Skip Navigation
U.S. flag

An official website of the United States government

Dot gov

The .gov means it’s official.
Federal government websites often end in .gov or .mil. Before sharing sensitive information, make sure you’re on a federal government site.

Https

The site is secure.
The https:// ensures that you are connecting to the official website and that any information you provide is encrypted and transmitted securely.

Your Environment. Your Health.

Research Brief 281: AHR is Required for Normal Organ Development and Behavioral Responses in Zebrafish

Superfund Research Program

AHR is Required for Normal Organ Development and Behavioral Responses in Zebrafish

View Research Brief as PDF(1.2MB)

Release Date: 05/02/2018Icon to indicate you can subscribe/listen via iIunessubscribe/listen via iTunes, download(8.7MB), Transcript(60KB)

New research demonstrates the important function of the aryl hydrocarbon receptor (AHR) in normal organ development, reproduction, fertility, and behavior. The results of the study, out of the Oregon State University Superfund Research Program Center (OSU SRP Center), may help researchers understand the target organs and molecular mechanisms involved in toxicity to environmental contaminants that require AHR, a protein required for organisms to develop properly.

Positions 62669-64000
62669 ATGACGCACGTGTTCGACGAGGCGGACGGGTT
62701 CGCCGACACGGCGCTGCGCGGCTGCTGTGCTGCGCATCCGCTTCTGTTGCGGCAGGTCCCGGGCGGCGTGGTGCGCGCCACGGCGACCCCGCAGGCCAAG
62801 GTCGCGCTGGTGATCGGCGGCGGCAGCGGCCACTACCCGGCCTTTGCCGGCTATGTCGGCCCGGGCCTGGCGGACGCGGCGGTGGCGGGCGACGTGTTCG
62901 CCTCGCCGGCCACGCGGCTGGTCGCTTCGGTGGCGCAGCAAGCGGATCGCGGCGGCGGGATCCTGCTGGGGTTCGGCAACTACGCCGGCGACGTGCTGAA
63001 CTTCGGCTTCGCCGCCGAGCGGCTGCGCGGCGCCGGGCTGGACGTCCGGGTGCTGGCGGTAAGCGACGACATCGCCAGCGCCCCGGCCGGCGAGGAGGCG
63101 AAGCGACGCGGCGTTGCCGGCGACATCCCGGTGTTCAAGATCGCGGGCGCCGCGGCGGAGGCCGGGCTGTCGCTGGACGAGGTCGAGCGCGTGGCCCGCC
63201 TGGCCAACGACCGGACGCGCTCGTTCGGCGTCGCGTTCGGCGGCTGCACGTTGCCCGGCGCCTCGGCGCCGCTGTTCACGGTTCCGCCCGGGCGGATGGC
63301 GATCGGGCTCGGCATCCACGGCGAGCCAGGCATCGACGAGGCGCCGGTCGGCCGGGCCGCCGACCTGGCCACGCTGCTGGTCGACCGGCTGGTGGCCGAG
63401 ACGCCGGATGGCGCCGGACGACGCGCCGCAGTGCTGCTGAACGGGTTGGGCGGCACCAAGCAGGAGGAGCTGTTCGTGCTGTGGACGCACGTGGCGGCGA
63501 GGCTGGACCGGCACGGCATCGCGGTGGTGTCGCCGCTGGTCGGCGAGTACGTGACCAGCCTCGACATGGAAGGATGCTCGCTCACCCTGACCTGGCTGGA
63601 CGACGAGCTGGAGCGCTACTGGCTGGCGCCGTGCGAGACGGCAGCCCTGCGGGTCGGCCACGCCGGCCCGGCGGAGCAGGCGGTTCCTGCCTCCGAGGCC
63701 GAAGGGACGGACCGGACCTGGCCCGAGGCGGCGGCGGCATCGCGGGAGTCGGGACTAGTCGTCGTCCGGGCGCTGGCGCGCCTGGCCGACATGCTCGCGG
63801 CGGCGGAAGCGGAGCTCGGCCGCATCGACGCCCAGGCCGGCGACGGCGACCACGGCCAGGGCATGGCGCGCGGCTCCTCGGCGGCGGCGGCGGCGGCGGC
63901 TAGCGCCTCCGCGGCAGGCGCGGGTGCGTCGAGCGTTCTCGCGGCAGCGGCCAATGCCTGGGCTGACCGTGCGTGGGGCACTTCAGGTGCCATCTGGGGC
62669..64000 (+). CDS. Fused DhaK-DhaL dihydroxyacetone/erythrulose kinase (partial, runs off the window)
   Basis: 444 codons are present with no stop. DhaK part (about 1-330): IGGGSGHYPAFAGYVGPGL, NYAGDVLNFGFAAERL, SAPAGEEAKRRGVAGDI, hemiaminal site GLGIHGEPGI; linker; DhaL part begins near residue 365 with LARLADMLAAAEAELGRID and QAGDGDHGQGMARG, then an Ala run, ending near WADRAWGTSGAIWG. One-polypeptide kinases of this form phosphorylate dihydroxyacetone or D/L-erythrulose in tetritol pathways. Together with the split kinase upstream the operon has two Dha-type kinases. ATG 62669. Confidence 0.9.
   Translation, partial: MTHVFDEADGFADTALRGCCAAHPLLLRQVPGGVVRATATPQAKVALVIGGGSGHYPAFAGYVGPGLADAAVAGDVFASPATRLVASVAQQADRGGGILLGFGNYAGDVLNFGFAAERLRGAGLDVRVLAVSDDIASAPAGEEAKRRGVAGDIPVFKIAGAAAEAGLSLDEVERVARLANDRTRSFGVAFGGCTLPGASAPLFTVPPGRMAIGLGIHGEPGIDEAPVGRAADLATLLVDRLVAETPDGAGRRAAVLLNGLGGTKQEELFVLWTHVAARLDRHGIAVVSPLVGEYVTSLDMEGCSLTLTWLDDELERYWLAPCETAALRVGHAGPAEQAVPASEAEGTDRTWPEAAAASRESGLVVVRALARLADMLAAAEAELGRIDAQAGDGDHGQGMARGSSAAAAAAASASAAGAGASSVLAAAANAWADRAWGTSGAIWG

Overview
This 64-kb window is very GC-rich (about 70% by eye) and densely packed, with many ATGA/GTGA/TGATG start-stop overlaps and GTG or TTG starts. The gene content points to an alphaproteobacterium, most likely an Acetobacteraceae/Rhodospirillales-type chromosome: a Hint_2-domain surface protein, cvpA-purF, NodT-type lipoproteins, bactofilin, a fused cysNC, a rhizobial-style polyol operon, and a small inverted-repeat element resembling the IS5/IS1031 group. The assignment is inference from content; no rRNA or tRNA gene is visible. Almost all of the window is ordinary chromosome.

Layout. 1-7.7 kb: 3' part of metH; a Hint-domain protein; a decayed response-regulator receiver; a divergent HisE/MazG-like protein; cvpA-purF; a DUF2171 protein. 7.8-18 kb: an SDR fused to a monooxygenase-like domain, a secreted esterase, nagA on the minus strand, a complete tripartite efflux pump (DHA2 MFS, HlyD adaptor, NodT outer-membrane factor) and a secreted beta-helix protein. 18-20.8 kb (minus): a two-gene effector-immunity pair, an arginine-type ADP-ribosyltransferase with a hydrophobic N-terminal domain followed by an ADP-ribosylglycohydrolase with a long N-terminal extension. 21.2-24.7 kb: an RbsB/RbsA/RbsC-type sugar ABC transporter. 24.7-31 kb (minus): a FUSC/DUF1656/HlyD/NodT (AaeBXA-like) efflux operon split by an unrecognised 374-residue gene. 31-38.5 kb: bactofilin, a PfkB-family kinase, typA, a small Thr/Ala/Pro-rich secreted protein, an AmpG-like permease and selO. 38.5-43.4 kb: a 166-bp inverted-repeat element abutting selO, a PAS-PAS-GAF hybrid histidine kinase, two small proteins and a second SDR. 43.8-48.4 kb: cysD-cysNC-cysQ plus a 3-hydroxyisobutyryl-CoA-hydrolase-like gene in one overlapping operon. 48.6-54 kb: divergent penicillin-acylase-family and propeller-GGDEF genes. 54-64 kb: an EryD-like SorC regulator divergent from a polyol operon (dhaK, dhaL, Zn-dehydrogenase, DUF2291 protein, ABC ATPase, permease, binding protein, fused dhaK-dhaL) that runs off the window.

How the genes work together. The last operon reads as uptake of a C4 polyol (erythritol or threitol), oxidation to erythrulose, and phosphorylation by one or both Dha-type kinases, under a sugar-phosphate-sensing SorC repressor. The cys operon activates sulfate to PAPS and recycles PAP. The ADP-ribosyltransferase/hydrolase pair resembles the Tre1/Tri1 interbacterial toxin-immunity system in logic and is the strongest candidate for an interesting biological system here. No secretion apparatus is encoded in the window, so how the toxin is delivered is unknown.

Because AHR is a highly conserved receptor in humans and zebrafish, zebrafish can be used to rapidly study key biological functions of the AHR with and without exposure to environmental contaminants. Led by Robert Tanguay, Ph.D., the OSU SRP Center research team generated AHR2-null zebrafish, meaning that they lack AHR, using CRISPR Cas9 genome editing. These fish were compared to normal, or wild-type, fish early in development, during adulthood, and during reproductive maturity.

AHR in TCDD Toxicity and Cartilage Development

View of the underside of 5-day-old zebrafish larvae. Both fish were developmentally exposed to 1 ng/mL TCDD. Top: wild-type zebrafish larva Bottom: AHR2-null zebrafish larva. The AHR2-null fish has normal cartilage. (Photo courtesy of Robert Tanguay)
View of the underside of 5-day-old zebrafish larvae. Both fish were developmentally exposed to 1 ng/mL TCDD. Top: wild-type zebrafish larva Bottom: AHR2-null zebrafish larva. The AHR2-null fish has normal cartilage. (Photo courtesy of Robert Tanguay)

AHR is known to be disrupted by many different environmental contaminants, including dioxins, biphenyls, and polycyclic aromatic hydrocarbons. Even at low levels, these exposures can inappropriately activate AHR and disrupt neurological and cognitive development. The researchers further investigated this by comparing the response of AHR2-null and wild-type zebrafish to 2,3,7,8-tetrachlorodibenzo-p-dioxin (TCDD) exposure.

As expected, TCDD exposure led to permanent cartilage abnormalities in wild-type fish early in development. These included changes in the eye, jaw, snout, trunk, and fins. Wild-type fish also had alterations in the yolk sac. AHR2-null zebrafish had normal cartilage even though they were exposed to TCDD. According to the authors, these findings suggest that TCDD requires functional AHRs to produce toxicity in zebrafish.